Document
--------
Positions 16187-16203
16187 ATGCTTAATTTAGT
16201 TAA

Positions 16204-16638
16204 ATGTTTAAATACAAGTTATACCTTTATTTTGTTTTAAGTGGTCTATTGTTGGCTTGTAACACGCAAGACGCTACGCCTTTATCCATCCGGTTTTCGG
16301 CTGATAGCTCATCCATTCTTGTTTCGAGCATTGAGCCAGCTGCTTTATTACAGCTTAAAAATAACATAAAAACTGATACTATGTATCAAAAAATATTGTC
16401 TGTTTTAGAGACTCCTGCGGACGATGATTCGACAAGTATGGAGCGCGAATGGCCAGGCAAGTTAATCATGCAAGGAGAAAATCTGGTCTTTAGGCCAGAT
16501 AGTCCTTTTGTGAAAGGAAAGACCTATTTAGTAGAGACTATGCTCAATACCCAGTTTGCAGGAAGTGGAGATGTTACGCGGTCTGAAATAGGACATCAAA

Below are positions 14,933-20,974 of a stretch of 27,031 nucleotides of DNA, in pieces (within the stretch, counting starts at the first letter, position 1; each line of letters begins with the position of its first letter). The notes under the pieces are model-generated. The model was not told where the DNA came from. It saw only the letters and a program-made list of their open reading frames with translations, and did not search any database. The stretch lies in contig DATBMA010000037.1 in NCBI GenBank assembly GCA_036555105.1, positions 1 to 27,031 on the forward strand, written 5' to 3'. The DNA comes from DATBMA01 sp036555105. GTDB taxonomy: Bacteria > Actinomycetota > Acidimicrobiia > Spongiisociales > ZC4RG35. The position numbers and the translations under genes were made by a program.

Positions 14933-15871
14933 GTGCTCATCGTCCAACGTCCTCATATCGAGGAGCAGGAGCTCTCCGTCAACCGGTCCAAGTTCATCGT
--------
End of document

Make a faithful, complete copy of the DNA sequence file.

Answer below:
Positions 16187-16203
16187 ATGCTTAATTTAGT
16201 TAA

Positions 16204-16638
16204 ATGTTTAAATACAAGTTATACCTTTATTTTGTTTTAAGTGGTCTATTGTTGGCTTGTAACACGCAAGACGCTACGCCTTTATCCATCCGGTTTTCGG
16301 CTGATAGCTCATCCATTCTTGTTTCGAGCATTGAGCCAGCTGCTTTATTACAGCTTAAAAATAACATAAAAACTGATACTATGTATCAAAAAATATTGTC
16401 TGTTTTAGAGACTCCTGCGGACGATGATTCGACAAGTATGGAGCGCGAATGGCCAGGCAAGTTAATCATGCAAGGAGAAAATCTGGTCTTTAGGCCAGAT
16501 AGTCCTTTTGTGAAAGGAAAGACCTATTTAGTAGAGACTATGCTCAATACCCAGTTTGCAGGAAGTGGAGATGTTACGCGGTCTGAAATAGGACATCAAA

Below are positions 14,933-20,974 of a stretch of 27,031 nucleotides of DNA, in pieces (within the stretch, counting starts at the first letter, position 1; each line of letters begins with the position of its first letter). The notes under the pieces are model-generated. The model was not told where the DNA came from. It saw only the letters and a program-made list of their open reading frames with translations, and did not search any database. The stretch lies in contig DATBMA010000037.1 in NCBI GenBank assembly GCA_036555105.1, positions 1 to 27,031 on the forward strand, written 5' to 3'. The DNA comes from DATBMA01 sp036555105. GTDB taxonomy: Bacteria > Actinomycetota > Acidimicrobiia > Spongiisociales > ZC4RG35. The position numbers and the translations under genes were made by a program.

Positions 14933-15871
14933 GTGCTCATCGTCCAACGTCCTCATATCGAGGAGCAGGAGCTCTCCGTCAACCGGTCCAAGTTCATCGT